Apart from that, there are few other issues that are also posing a problem for the Indian construction equipment industry, like lack of skilled manpower and financing, import of second-hand used equipment, etc.
Accenture, in its report, had estimated that over two million skilled personnel will be required for the maintenance and operation of construction equipment, not a small number and critical for holistic development. To effectively combat the shortage of skilled manpower, the Indian Construction Equipment Manufacturers Association (the ICEMA) has submitted its proposal to the National Skill Development Corporation (NSDC) for setting up a Sector Skill Council for the construction equipment industry. NSDC is also tying up with companies and setting up skill centres to bridge the gap of skilled manpower.
Original equipment manufacturers (OEMs) in India offer limited financing options, and payment terms for first-time users are often unfavourable. The result is that access to financing prevents many prospective users from buying. We have to ensure that OEMs take a more active role in making availability of financing an easier prospect for buyers. Setting up in-house financing arms or long-term tie-ups with banks and non-banking financial corporations (NBFCs) can also be considered.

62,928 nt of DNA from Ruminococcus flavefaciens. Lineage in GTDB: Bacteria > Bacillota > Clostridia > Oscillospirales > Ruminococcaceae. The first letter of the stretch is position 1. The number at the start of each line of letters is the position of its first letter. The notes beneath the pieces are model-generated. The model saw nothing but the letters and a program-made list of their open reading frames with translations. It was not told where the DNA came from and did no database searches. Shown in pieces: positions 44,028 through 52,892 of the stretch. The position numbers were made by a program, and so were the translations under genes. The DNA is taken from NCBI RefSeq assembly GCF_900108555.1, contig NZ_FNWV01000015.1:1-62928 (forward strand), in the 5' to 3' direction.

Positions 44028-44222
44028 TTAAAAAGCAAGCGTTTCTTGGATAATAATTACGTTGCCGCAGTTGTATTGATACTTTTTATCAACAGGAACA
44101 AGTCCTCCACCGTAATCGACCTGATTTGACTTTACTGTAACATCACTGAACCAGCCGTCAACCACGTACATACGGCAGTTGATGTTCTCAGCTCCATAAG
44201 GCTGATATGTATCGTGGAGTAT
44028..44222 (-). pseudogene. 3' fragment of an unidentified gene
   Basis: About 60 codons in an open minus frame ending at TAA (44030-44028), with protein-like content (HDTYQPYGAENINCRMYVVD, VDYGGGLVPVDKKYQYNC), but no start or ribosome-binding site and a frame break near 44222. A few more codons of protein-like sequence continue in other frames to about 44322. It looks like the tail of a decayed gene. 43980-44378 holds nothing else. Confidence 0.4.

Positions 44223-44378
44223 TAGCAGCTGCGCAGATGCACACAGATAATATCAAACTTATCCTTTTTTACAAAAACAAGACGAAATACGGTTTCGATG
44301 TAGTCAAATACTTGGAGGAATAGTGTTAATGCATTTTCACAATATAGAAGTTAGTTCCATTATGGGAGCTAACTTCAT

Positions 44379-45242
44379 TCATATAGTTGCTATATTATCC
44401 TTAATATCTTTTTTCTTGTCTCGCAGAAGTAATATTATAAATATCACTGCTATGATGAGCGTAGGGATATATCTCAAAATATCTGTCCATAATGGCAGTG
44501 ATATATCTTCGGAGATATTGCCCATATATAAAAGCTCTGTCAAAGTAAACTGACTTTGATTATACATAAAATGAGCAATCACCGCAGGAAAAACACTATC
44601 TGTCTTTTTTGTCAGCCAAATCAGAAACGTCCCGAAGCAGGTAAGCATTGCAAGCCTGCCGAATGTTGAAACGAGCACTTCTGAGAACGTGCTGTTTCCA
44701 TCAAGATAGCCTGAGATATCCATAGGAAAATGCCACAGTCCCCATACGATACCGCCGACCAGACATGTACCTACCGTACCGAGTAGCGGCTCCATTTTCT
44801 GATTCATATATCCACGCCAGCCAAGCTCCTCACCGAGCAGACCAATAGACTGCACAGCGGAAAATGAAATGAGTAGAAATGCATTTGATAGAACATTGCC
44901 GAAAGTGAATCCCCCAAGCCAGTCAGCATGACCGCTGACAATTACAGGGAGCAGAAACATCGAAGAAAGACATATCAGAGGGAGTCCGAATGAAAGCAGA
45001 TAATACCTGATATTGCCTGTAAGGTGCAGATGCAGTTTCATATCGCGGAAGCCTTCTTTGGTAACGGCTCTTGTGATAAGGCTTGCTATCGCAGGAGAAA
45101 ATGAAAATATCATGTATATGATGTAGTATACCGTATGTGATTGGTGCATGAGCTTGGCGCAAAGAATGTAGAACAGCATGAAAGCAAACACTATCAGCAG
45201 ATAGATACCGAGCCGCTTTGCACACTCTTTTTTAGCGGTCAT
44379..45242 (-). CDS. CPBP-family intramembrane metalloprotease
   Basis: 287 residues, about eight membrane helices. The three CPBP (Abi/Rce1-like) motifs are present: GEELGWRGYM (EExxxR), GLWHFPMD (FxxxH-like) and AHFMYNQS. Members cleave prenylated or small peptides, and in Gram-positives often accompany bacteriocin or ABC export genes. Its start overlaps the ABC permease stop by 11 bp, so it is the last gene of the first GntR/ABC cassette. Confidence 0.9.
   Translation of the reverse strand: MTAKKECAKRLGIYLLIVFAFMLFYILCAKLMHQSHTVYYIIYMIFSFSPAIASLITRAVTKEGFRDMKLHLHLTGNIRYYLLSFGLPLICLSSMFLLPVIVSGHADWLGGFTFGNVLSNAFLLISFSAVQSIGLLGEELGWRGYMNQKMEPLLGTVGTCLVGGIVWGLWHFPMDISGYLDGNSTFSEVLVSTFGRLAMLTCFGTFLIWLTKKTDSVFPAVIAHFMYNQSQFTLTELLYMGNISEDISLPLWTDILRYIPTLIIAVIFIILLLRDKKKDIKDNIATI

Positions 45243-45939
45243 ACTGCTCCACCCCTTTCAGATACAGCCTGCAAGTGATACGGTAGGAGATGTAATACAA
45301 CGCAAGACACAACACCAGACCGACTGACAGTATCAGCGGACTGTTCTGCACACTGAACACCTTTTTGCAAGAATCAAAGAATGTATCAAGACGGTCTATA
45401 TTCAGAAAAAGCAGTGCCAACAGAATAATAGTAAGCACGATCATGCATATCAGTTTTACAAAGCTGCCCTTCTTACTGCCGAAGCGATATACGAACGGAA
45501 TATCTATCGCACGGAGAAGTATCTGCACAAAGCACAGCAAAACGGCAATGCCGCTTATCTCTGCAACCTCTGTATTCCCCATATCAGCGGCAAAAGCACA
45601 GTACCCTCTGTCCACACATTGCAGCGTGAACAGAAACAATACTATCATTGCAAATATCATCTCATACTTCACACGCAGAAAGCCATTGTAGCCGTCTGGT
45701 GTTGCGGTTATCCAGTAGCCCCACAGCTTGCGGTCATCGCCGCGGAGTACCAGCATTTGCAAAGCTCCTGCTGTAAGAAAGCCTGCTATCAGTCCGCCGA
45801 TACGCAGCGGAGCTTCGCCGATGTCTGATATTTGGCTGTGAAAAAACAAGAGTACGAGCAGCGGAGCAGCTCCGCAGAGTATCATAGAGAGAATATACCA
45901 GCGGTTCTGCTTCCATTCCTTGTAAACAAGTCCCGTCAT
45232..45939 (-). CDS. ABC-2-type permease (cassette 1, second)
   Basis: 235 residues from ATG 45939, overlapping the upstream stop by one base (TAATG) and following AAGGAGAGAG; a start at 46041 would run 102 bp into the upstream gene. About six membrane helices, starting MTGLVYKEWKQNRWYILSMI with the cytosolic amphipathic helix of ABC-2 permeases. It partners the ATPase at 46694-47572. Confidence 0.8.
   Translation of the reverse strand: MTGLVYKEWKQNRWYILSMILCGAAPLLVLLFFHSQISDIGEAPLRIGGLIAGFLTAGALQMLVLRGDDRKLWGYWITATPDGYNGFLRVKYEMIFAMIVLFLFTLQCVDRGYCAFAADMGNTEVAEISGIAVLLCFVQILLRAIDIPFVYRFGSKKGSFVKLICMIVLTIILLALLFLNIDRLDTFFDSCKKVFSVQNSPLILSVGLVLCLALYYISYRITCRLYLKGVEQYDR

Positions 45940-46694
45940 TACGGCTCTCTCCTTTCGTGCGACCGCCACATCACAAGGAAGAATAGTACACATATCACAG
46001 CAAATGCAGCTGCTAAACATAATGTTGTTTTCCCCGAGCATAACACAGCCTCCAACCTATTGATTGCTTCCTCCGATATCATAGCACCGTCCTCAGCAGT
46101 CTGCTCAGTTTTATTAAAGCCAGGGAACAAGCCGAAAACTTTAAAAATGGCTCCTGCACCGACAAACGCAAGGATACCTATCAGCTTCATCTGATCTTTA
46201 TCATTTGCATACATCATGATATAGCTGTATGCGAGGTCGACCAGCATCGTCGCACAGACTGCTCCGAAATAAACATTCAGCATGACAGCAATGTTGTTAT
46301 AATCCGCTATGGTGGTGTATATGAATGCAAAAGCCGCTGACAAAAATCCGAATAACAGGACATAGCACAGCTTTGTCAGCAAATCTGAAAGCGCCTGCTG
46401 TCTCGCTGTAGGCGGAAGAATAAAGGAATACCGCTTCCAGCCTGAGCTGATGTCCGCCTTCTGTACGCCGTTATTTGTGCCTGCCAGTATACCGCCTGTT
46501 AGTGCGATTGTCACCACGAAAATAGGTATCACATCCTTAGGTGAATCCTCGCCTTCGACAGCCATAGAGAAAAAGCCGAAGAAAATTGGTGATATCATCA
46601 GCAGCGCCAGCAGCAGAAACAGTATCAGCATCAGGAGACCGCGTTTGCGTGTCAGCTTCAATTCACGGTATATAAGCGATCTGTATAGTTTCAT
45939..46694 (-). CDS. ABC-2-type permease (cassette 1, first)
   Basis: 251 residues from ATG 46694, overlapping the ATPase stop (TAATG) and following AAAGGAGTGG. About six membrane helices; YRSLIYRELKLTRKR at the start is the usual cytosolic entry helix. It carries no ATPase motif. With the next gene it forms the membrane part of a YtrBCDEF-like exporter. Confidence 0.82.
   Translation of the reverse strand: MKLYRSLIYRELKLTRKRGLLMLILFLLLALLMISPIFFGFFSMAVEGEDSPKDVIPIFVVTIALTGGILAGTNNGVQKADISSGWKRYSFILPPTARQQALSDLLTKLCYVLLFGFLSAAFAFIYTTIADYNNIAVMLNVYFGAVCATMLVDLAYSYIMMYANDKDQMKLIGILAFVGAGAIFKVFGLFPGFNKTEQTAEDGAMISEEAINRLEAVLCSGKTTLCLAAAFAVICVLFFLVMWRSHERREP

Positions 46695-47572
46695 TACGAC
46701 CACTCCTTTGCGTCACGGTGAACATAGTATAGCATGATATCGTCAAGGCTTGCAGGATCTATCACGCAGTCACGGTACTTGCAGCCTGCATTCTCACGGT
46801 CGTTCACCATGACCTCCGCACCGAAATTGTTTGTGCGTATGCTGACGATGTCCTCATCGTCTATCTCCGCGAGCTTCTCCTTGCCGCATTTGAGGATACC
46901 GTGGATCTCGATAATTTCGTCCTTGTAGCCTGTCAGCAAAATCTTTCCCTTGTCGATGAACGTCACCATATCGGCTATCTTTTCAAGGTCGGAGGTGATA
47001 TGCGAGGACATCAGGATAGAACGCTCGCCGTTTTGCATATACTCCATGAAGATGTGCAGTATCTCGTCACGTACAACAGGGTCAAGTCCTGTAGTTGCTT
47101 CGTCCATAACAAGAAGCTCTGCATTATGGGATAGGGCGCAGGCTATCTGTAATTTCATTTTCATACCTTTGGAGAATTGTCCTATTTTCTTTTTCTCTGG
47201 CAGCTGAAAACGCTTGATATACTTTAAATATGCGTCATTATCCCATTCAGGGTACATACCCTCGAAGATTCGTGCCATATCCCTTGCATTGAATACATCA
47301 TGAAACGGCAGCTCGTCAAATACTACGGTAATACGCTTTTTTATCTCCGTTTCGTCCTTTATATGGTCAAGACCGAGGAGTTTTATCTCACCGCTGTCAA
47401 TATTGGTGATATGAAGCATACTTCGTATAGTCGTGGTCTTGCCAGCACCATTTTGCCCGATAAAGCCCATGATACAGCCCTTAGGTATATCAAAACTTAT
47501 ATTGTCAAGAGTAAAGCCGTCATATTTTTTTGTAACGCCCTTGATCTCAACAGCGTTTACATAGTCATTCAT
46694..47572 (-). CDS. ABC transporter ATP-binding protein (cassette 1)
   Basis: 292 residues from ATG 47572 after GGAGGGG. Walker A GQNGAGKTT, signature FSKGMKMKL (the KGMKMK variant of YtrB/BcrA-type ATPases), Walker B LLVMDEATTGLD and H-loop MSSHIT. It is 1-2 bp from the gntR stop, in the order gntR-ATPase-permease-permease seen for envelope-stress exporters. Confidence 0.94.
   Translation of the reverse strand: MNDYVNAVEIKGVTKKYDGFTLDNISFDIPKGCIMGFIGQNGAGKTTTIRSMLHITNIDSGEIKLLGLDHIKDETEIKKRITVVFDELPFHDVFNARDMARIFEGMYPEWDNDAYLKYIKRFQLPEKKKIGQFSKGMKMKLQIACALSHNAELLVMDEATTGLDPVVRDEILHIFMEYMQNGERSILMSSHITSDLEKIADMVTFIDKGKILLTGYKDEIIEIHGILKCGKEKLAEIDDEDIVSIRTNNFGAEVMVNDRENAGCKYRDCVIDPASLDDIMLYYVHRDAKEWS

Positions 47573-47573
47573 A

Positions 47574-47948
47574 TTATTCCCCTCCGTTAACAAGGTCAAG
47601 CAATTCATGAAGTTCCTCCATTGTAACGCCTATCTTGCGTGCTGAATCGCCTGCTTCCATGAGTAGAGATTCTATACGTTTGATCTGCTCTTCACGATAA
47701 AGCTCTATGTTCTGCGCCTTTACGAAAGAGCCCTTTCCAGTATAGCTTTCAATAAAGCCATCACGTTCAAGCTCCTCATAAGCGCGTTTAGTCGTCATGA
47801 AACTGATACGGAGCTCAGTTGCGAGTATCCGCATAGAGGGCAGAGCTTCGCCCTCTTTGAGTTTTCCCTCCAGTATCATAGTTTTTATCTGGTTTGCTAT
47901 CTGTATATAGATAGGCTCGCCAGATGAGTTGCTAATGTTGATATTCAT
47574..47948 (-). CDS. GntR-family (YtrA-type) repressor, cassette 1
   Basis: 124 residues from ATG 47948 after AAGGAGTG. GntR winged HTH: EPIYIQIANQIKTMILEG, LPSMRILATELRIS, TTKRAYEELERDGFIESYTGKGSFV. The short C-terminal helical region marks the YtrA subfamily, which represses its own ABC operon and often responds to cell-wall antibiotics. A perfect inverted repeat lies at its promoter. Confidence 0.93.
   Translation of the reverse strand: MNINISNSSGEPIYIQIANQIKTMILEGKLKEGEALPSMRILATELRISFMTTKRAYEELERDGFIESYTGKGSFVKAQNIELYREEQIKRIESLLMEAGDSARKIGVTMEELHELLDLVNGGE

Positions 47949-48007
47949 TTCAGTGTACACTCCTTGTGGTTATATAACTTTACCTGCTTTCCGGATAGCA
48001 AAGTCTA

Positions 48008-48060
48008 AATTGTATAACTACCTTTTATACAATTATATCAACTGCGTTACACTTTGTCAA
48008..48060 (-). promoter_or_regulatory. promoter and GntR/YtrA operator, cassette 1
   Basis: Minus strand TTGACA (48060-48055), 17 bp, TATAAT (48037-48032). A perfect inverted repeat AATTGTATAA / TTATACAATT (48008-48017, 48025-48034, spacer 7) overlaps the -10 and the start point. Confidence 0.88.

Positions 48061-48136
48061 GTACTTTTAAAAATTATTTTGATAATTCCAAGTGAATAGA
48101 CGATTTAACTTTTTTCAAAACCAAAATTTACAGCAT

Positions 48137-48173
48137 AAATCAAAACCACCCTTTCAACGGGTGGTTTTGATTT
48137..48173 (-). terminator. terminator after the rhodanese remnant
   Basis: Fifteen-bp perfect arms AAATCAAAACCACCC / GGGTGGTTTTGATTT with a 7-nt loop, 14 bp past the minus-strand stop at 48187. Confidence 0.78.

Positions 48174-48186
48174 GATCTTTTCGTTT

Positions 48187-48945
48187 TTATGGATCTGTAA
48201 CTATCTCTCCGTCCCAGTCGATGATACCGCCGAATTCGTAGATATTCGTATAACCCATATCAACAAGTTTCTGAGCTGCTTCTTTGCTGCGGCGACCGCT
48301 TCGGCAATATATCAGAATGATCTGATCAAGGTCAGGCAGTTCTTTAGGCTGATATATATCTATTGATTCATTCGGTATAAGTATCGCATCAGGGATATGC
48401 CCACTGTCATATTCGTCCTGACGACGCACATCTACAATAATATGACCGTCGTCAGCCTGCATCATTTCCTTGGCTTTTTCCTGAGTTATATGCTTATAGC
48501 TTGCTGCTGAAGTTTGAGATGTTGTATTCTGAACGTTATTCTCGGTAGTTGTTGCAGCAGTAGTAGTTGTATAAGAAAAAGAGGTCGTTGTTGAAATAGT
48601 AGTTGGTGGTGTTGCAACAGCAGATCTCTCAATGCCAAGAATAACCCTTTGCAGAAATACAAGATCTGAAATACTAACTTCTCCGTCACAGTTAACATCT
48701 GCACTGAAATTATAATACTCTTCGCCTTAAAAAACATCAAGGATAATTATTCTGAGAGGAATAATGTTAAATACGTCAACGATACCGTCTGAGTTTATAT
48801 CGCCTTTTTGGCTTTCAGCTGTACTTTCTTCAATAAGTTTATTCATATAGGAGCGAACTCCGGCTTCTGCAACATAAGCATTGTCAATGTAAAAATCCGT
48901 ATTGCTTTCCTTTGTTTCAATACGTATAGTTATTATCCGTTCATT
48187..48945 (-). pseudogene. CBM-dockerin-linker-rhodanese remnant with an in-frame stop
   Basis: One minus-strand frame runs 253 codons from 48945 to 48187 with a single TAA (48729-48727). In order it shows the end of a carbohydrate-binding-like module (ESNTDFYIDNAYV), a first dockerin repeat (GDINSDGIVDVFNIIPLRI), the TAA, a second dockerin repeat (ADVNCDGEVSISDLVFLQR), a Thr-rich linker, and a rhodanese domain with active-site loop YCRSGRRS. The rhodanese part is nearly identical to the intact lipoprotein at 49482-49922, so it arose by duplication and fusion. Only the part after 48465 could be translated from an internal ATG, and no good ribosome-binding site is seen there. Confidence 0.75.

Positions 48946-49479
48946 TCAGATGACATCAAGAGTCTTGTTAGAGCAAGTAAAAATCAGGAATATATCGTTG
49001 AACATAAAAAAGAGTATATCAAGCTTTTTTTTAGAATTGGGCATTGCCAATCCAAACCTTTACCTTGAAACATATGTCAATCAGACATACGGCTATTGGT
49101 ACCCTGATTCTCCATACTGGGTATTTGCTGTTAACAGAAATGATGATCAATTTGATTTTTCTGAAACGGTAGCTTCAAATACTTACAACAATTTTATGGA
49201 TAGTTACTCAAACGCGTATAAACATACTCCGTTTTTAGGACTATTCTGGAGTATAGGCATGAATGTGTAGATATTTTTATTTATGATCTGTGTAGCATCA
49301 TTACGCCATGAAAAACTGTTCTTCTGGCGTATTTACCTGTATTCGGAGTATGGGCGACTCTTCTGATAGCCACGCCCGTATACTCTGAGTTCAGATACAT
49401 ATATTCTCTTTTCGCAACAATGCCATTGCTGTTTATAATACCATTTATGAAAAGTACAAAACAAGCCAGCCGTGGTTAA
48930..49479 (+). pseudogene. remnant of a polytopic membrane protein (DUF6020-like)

Also, for restricting import of second-hand used equipment, I feel the government should look at restricting multiple port entry to avoid dumping of low quality used equipment. We should have a single or dual port entry system as it will allow us to better examine the machines on various parameters like safety, emission etc. ICEMA, with the support of its entire member body, continues to work closely with the government executives to formulate policies and regulatory framework that will help us in addressing these issues.
The challenges that we talked about are only short term ones. The industry will have to address some tough challenges in the infrastructure and construction equipment sector to reach its full potential. Kearney's background paper also mentions that five sectors (electricity, telecom, roads and bridges, irrigation, and railways, including mass rapid transit systems) account for more than 80 per cent of total planned spending.
Rural development (rural roads, irrigation) will also be a key growth enabler in the future. Over the past several years, the government has stepped up focus on rural infrastructure development covering housing, roads, irrigation, water supply and sanitation, under schemes like the Pradhan Mantri Gram Sadak Yojana (PMGSY) and Indira Awaas Yojana (IAY).
I am certain that the recent initiatives and reforms introduced by the government will increase the confidence level among the investors. The future will primarily depend on the successful implementation of these reforms. OEMs, industry association and the government need to work very closely to ensure the challenges are levelled out in time to realise the vision for the country's infrastructure.